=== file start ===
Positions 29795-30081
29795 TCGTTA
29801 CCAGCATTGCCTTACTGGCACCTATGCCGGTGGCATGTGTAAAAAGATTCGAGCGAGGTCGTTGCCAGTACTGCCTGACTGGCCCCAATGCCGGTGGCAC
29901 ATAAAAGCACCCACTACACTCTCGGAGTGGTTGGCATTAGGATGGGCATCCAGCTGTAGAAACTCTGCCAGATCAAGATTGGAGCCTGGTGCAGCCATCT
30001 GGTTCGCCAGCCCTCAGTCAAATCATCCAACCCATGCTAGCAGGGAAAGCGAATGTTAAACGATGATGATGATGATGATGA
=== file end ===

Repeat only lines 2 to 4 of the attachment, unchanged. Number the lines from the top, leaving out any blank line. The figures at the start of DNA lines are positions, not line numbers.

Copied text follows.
29795 TCGTTA
29801 CCAGCATTGCCTTACTGGCACCTATGCCGGTGGCATGTGTAAAAAGATTCGAGCGAGGTCGTTGCCAGTACTGCCTGACTGGCCCCAATGCCGGTGGCAC
29901 ATAAAAGCACCCACTACACTCTCGGAGTGGTTGGCATTAGGATGGGCATCCAGCTGTAGAAACTCTGCCAGATCAAGATTGGAGCCTGGTGCAGCCATCT